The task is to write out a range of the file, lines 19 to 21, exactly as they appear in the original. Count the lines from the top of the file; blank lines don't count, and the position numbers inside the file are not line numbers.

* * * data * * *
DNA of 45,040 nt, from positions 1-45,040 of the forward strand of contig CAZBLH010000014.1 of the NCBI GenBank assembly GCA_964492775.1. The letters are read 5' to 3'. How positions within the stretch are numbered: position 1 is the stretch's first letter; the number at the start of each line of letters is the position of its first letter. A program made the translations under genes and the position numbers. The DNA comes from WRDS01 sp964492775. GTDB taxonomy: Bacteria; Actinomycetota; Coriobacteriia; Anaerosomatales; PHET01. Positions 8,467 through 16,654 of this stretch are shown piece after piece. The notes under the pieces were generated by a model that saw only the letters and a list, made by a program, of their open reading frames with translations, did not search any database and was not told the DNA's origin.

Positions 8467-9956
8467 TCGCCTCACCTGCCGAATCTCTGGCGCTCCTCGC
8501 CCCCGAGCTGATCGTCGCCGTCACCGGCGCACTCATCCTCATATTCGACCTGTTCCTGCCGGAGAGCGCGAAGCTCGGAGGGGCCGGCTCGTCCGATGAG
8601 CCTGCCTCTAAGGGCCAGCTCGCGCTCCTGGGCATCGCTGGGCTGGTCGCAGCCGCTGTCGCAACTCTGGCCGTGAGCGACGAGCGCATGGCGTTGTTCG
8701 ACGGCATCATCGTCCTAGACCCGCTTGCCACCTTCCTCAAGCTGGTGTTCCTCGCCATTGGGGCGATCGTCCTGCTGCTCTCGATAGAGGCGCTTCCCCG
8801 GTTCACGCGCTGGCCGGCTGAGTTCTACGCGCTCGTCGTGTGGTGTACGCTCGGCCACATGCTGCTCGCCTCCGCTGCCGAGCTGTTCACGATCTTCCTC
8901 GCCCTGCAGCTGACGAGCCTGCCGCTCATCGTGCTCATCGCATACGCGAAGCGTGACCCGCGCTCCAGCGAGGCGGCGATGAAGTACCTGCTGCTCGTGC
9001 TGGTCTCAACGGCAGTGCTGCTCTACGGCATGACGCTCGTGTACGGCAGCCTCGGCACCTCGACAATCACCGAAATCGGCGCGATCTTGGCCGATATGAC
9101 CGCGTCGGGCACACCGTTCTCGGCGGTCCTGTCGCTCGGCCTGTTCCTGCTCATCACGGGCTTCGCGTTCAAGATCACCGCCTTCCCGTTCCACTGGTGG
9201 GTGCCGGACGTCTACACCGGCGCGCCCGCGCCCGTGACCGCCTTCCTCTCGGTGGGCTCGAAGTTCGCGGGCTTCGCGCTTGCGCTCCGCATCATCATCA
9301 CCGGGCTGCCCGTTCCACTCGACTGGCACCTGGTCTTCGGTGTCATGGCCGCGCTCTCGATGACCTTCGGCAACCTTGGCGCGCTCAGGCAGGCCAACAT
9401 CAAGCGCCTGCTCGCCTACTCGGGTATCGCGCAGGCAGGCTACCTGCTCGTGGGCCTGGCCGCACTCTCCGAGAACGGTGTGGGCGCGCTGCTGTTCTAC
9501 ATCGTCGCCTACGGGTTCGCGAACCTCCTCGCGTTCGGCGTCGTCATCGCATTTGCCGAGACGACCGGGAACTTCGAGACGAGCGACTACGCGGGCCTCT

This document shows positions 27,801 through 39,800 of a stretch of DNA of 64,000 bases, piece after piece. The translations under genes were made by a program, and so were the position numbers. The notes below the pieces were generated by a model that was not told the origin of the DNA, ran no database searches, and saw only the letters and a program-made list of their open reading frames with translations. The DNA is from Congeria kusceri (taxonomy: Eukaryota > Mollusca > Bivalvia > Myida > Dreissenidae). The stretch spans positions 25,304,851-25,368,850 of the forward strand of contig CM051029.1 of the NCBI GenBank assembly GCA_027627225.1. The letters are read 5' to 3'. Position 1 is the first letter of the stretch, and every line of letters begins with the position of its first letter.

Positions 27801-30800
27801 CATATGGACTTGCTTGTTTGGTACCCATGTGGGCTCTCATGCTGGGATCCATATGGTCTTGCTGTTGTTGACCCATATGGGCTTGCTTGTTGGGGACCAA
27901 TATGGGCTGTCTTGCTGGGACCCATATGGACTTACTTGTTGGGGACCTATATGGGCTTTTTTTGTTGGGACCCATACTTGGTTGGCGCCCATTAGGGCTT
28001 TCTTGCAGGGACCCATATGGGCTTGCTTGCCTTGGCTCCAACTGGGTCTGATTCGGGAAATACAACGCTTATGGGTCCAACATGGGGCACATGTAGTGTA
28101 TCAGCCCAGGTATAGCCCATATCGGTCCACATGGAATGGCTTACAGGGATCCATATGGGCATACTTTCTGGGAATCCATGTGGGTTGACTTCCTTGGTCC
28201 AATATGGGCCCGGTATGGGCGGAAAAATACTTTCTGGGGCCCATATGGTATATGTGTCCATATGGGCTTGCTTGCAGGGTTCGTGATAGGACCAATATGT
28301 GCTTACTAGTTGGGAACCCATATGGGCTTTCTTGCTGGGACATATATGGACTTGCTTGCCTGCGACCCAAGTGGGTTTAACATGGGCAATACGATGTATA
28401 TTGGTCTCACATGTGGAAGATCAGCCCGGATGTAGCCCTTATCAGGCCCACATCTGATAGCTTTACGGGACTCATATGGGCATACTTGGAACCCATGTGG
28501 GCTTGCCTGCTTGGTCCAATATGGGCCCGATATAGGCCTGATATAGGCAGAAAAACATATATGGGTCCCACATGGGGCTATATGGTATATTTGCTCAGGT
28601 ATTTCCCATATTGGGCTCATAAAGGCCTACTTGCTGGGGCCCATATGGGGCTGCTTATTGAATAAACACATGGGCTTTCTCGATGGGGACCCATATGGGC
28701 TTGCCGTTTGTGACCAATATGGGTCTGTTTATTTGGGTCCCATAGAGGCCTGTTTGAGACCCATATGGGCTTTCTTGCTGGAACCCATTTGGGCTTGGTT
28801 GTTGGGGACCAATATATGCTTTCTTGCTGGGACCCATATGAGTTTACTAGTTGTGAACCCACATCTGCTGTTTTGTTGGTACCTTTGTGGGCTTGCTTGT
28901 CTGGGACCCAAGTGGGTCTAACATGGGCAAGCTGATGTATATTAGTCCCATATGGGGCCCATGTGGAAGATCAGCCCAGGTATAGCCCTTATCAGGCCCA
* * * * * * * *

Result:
28001 TCTTGCAGGGACCCATATGGGCTTGCTTGCCTTGGCTCCAACTGGGTCTGATTCGGGAAATACAACGCTTATGGGTCCAACATGGGGCACATGTAGTGTA
28101 TCAGCCCAGGTATAGCCCATATCGGTCCACATGGAATGGCTTACAGGGATCCATATGGGCATACTTTCTGGGAATCCATGTGGGTTGACTTCCTTGGTCC
28201 AATATGGGCCCGGTATGGGCGGAAAAATACTTTCTGGGGCCCATATGGTATATGTGTCCATATGGGCTTGCTTGCAGGGTTCGTGATAGGACCAATATGT